Can we really separate Lance the Athlete and Lance the Person?
Last week, I posted It’s Really Hard to Tell Who’s Lying, in reference to Tyler Hamilton’s interview on 60 Minutes. In the post, I mentioned how I was viewing Lance separately as an athlete and as a person. On one hand, if he’s found guilty of doping it would be one of the biggest cover-ups in the history of sport. But on the other hand, I don’t think it would negate all the good that he’s done as a person, cancer survivor, and advocate. He’s raised millions and helped millions over the years. I’m not so sure his legacy in the cancer-advocate arena would necessarily be completely disparaged. But there are a lot of angles to this thing.
Jamie Axt, a local rider on the Palo Alto Noon Ride, sent me an article by Patrick Hruby of The Atlantic in which the author directly addresses this tendency to separate the athlete and the person. His view is that we absolutely cannot. The athlete and the person are inextricably linked.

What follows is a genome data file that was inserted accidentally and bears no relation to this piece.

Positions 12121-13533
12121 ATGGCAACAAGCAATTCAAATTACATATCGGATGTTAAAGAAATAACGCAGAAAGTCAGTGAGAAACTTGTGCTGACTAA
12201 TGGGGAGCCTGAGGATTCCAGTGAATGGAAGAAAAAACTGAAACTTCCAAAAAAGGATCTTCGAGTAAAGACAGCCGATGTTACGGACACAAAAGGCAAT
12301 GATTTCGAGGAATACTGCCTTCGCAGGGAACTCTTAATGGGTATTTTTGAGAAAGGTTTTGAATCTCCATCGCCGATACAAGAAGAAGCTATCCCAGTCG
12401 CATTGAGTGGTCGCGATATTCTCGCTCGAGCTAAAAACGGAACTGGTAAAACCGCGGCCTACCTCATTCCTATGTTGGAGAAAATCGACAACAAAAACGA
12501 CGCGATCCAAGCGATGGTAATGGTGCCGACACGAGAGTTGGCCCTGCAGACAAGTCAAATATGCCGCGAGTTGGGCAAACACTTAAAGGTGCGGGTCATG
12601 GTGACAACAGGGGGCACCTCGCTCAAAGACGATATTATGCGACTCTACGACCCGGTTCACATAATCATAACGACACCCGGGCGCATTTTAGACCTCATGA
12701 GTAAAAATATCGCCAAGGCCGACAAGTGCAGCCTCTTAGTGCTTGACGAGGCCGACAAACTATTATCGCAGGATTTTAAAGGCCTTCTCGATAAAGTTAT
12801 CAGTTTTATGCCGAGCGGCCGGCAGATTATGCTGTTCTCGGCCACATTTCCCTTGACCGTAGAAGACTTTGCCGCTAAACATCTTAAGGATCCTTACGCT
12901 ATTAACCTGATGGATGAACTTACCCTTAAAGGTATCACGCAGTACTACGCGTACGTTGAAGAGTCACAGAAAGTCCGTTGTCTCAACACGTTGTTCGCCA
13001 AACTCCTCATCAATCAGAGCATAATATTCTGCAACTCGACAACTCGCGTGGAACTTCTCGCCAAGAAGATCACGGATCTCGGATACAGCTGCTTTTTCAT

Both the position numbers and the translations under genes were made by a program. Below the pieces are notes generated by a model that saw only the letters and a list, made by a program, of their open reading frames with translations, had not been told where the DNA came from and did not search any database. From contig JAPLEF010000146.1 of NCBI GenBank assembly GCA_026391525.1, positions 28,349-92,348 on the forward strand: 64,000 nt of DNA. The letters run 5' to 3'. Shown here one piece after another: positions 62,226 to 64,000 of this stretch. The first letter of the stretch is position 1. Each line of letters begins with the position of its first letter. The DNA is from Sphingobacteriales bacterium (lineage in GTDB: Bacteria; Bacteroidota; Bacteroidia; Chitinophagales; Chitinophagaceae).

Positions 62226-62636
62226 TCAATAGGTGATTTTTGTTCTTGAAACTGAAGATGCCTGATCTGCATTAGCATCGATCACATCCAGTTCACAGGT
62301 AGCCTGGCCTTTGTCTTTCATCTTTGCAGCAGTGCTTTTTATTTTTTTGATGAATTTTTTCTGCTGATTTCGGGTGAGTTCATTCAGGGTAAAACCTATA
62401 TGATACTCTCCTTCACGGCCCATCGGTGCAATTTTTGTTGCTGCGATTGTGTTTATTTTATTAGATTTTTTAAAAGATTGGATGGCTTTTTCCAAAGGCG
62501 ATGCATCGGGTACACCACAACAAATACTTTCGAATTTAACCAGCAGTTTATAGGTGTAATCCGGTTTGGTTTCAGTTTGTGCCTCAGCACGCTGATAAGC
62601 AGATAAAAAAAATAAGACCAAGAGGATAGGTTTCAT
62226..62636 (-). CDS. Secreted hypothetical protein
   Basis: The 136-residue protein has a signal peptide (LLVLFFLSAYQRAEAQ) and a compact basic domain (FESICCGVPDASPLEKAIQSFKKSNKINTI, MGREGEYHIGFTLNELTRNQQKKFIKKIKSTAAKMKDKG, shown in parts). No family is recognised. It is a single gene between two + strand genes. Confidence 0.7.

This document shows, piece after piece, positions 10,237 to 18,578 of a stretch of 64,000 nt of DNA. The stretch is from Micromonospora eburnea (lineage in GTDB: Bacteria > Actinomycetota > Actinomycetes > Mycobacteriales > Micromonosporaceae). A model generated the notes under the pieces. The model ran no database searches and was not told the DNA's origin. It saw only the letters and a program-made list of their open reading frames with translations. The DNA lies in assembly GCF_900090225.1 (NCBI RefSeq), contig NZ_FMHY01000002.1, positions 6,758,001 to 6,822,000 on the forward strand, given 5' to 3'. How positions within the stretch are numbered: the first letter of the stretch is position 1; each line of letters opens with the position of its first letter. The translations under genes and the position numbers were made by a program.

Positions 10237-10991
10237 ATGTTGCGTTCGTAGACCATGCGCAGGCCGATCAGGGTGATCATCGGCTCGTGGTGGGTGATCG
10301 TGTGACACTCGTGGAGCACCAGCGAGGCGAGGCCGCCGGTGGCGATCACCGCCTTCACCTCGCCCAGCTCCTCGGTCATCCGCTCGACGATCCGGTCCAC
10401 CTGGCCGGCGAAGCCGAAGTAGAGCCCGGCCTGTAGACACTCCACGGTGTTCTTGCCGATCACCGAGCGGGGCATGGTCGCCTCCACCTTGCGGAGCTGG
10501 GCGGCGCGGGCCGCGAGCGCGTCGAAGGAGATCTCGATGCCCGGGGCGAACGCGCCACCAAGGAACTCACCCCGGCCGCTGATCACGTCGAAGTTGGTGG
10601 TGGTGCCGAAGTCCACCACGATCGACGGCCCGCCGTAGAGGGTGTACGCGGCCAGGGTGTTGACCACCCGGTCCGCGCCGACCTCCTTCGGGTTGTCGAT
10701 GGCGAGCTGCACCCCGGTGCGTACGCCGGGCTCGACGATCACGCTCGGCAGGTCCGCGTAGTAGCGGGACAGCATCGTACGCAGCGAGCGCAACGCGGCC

Many fans want to separate the recent doping allegations from his admirable cancer work. Sorry, America. You can’t have it both ways. In the wake of the most recent—and most damning—doping allegations against Lance Armstrong, there’s a desire to compartmentalize. A rush to split the celebrity cyclist into two distinct entities. Cancer hero. Possible drug fraud. One or the other. Can we resolve our uncomfortable cognitive dissonance by simply continuing to admire the former while distancing ourselves from the latter? No. Not if we’re being realistic.
There are so many angles to this issue, so many opinions, so many questions. It’s fascinating and frustrating at the same time as the story continues to unfold…sooo slowly.
You can read the full article at The Atlantic HERE. It’s worth it.
Can you separate the two?